The Glass Arrow by Kristen Simmons


 From Goodreads:

The Handmaid’s Tale meets Blood Red Road in Glass Arrow, the story of Aya, who lives with a small group of women on the run from the men who hunt them, men who want to auction off breeding rights to the highest bidder.

In a world where females are scarce and are hunted, then bought and sold at market for their breeding rights, 15-year old Aya has learned how to hide. With a ragtag bunch of other women and girls, she has successfully avoided capture and eked out a nomadic but free existence in the mountains. But when Aya’s luck runs out and she’s caught by a group of businessmen on a hunting expedition, fighting to survive takes on a whole new meaning.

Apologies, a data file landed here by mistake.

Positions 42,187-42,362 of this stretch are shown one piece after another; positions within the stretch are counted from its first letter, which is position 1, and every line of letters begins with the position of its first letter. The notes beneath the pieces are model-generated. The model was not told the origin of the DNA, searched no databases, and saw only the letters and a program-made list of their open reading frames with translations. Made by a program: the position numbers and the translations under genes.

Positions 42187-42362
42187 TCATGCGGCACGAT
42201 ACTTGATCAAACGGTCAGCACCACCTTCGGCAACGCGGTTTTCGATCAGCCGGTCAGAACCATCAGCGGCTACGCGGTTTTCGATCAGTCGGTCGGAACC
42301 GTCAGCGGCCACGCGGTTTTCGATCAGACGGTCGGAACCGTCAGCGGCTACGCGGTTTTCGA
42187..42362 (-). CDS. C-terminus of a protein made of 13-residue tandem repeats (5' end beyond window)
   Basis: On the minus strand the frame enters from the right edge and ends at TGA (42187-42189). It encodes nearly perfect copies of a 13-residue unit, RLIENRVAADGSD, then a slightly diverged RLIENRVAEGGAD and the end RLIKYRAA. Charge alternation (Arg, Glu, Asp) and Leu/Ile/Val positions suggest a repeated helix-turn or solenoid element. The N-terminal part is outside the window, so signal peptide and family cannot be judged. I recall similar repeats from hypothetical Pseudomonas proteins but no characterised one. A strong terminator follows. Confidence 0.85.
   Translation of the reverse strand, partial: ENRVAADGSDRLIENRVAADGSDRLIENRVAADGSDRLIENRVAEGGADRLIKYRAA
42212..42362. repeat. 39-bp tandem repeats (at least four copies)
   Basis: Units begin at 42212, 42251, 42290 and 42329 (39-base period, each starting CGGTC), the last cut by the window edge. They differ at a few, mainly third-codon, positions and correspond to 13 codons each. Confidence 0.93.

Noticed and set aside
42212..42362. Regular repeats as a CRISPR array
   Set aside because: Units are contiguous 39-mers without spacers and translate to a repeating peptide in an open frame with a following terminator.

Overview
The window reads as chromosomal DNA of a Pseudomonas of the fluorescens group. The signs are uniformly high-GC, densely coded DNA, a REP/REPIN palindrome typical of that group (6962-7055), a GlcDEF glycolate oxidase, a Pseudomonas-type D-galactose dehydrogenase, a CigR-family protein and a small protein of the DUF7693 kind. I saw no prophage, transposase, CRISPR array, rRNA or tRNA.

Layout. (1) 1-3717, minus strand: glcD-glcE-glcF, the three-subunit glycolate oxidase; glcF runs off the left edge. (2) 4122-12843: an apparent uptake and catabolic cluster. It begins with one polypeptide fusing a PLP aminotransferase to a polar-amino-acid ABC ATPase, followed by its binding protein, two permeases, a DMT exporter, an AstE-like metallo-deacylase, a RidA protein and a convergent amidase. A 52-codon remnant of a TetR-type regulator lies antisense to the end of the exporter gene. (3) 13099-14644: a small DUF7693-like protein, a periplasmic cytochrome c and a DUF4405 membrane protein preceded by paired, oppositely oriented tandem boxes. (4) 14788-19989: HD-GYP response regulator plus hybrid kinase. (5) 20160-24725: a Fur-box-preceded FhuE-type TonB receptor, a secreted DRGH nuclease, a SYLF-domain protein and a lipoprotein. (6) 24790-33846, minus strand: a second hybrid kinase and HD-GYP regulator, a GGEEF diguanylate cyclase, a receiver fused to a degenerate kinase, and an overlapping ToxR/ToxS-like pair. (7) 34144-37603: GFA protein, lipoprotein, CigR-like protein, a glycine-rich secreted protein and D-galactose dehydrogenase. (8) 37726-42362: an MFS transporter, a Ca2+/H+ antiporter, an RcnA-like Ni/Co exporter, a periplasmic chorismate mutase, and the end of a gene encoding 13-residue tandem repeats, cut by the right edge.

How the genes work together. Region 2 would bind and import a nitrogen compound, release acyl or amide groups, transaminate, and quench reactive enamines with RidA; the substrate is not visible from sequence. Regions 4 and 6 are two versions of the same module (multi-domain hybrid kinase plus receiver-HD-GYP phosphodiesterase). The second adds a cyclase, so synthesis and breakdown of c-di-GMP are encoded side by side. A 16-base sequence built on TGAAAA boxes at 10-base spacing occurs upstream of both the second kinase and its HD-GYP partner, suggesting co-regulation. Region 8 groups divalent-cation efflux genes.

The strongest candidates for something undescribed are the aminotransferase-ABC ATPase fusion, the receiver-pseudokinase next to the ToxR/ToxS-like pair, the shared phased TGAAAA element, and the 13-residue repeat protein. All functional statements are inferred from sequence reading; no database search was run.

My Review…

I was laughing, intrigued, and anticipating with what was to come next! (I even cheated and skimmed ahead on the page) This book could definitely been a five-star favorite of mine if it didn’t fail in answering or completely explaining the world that was created.

Aya lives in the mountains with her small family. Always a step ahead, they hide from trackers and hunters from the city. One of the days, Aya is not fast enough and is captured. She is sent into the city at the Garden where girls purity is sold in an auction. They are dramatically enhanced and changed to perfection, that includes freckle remover, wax, thinner… Aya is renamed to Clover, her ultimate mission is to get back into the mountains which lands her in solitary confinement (outside) one to many times. The girls are watched by guards, Pips and Watchers, in a secured electric fence location. Girls who are found to be un-pure get carved an X on their cheek booted  to the streets  with plagued or out the mountains.